Walling-off Mexico has been around since the eighties. Mexicans are why no one can have a raise or why we have to have a pay-cut. Mexicans are why we all need a lot of guns. However, there is little hesitation in going to Home Depot to hire a few or using that as a threat to put off anyone asking for more pay. They offer employee paid health insurance if at all (it is socialism). They lie their efin’ faces off and expect their authority over others to make it all unquestioned. Being a boss of your own business frees you from the constraints of truth. Power just tastes better.

They are social outcasts who, because of poor narrative skills and or training, cannot think things through but have realized that we have a tradition-fed system in place where they don’t have to.

It is a part of the Cult of Ronald Reagan. Not the real Reagan but the Imaginary Reagan that even Reagan did not live up to. He was a big political ink blot that could look just enough like Mr. Dean’s view or lots of hard right positions.

They say they will hold their noses as they vote for Bush, Romney and McCain as the lesser of two evils. America is a business that should be run by a businessman. All others have minds that are poisoned by do-gooders, softies and thieves. Like me. I would say, just before I was ‘let go’, that generational turnover was your doom and all us liberals had to do was wait for you to grow old and die. You cannot keep your numbers up because the population pool you draw from is receiving better narrative training, so fewer will be satisfied with your short-stack BS.

Trump is their role model. He is what they want to be. They carry on just like him. He vindicates them.

 
 
Skipshot
 
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Skipshot
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18 February 2019 12:59
 

Socialism is a bad thing when it helps the poor and a good thing when it helps the rich, because the rich will give you a job if you lower their taxes and kiss their ass.  Fear, hate, and recrimination is the mantra of the Trumpanzees.  Dumb-ass feudalists.  If they think low taxes, lax regulations, and praise of the powerful and disregard for the rest of us is a good thing, then they would be happy in a lot of places which are usually called “developing nations.”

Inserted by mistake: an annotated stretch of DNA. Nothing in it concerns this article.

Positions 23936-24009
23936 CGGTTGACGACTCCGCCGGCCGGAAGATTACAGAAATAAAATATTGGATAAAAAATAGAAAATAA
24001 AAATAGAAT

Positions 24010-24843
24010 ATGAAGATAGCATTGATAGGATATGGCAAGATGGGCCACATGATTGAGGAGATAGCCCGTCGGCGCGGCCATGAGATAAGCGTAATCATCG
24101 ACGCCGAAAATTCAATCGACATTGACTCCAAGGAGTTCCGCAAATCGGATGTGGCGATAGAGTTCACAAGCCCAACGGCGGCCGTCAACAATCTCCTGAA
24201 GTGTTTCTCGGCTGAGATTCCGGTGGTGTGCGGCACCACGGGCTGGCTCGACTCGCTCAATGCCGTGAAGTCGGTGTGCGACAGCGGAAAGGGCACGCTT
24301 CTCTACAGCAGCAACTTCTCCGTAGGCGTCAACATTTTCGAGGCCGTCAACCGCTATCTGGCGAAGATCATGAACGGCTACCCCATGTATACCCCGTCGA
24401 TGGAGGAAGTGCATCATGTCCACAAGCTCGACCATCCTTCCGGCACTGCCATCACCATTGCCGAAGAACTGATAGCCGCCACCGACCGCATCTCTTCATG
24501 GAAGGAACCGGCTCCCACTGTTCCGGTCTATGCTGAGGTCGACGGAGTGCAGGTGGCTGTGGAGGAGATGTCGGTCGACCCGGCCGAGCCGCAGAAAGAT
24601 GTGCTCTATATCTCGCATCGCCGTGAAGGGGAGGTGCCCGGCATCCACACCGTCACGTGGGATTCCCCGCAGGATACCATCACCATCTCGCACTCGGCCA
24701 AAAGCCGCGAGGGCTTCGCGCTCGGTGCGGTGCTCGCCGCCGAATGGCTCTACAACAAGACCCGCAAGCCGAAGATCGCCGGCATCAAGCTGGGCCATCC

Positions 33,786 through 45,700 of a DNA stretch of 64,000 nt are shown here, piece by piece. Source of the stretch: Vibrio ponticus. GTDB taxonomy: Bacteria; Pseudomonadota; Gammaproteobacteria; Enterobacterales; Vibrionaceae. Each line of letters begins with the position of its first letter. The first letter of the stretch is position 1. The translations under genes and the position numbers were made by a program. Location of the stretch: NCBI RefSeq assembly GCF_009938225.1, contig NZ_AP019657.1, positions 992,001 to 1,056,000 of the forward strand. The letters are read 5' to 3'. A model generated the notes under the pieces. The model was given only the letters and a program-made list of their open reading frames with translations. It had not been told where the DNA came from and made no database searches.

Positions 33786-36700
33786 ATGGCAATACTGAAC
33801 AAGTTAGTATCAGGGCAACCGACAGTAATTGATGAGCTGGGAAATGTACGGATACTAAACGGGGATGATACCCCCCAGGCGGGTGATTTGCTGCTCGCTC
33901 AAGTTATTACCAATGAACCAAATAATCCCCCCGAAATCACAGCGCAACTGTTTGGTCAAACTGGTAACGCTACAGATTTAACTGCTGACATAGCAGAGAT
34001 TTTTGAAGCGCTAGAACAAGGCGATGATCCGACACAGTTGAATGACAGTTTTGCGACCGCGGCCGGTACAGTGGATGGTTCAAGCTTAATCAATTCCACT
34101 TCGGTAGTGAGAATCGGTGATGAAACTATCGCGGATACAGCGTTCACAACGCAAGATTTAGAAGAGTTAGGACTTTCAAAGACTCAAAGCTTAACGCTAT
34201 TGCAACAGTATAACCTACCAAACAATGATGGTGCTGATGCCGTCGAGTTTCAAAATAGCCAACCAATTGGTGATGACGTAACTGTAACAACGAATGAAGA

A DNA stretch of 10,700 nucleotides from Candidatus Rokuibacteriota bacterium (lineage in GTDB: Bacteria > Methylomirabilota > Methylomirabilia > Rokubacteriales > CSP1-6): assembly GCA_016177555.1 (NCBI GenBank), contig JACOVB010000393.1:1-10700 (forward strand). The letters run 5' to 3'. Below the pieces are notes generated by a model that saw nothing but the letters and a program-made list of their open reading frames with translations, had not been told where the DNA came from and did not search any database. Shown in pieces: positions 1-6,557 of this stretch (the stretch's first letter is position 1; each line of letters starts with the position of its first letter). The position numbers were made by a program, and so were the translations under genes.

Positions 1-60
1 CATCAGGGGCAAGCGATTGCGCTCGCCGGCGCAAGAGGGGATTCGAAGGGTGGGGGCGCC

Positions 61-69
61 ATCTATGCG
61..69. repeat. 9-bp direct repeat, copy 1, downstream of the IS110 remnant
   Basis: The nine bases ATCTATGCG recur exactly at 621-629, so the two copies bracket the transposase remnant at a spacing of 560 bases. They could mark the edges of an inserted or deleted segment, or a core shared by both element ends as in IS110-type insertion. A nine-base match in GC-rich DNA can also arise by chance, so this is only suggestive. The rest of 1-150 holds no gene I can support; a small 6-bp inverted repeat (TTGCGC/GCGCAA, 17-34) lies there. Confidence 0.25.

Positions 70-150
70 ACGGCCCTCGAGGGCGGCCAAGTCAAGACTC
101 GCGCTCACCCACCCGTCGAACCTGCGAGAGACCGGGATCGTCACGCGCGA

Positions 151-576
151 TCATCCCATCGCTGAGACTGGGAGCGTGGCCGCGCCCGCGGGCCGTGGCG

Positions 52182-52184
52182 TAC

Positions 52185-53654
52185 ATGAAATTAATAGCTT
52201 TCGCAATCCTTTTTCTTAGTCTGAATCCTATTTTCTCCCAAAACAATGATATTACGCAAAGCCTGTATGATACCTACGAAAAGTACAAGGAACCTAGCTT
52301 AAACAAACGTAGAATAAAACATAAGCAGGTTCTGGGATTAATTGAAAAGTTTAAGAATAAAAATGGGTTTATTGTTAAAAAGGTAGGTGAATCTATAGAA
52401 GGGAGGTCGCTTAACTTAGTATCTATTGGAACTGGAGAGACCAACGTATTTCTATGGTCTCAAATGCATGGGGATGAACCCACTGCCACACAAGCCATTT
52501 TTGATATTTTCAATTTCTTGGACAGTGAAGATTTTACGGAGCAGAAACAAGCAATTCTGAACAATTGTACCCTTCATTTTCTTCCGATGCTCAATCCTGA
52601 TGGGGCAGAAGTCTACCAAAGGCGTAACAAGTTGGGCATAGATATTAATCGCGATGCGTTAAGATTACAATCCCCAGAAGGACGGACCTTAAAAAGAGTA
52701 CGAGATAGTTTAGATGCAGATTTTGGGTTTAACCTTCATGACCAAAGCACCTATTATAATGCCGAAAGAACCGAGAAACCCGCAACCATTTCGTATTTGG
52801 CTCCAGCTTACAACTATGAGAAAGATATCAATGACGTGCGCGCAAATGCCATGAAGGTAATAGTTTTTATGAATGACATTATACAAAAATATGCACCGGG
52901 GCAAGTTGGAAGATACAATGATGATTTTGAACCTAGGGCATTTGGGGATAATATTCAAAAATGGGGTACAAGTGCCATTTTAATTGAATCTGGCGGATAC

EN
 
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18 February 2019 14:38
 
LadyJane - 18 February 2019 11:09 AM

Like, fer instance, do you ever regret voting for him in the primary?

I was not the only one who did this.  You have to vote in the Republican Primary in this part of my state in order to have a say about local elections, which are decided in the Republican Primary.  My choices were Ted Cruz and Donald Trump.  I did NOT want Ted Cruz, and thought Trump would never win (silly me).  So I voted for him, then voted Dem in the general election.

It’s embarrassing when I think about it, but I knew my strategy.  Never thought it would turn out like this.

 
unsmoked
 
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19 February 2019 13:02
 
Skipshot - 18 February 2019 12:59 PM

Socialism is a bad thing when it helps the poor and a good thing when it helps the rich, because the rich will give you a job if you lower their taxes and kiss their ass.  Fear, hate, and recrimination is the mantra of the Trumpanzees.  Dumb-ass feudalists.  If they think low taxes, lax regulations, and praise of the powerful and disregard for the rest of us is a good thing, then they would be happy in a lot of places which are usually called “developing nations.”

Here are two articles that are oddly related:  One you may remember - Romney talking to his rich supporters about the 47% of Americans who paid no taxes, were free-loaders, and who would vote for Obama to continue getting their handouts -  https://www.motherjones.com/politics/2012/09/secret-video-romney-private-fundraiser/

Then there’s this article:  https://www.motherjones.com/kevin-drum/2017/12/a-weakened-irs-is-a-corporations-best-friend/

“The gist of the story is that the IRS will have big problems figuring out the Republicans’ shiny new tax code while they’re already overwhelmed with routine work. But I suspect that’s a feature, not a bug. It means that not only do corporations get a big tax cut, but they can push the envelope of the new rules as hard as they want without much fear that the IRS can push back. Reducing audits on rich people is, generally, the reason for the continuing evisceration of the IRS, and this just fits the pattern.”

  (in this article see more on this from the Washington Post)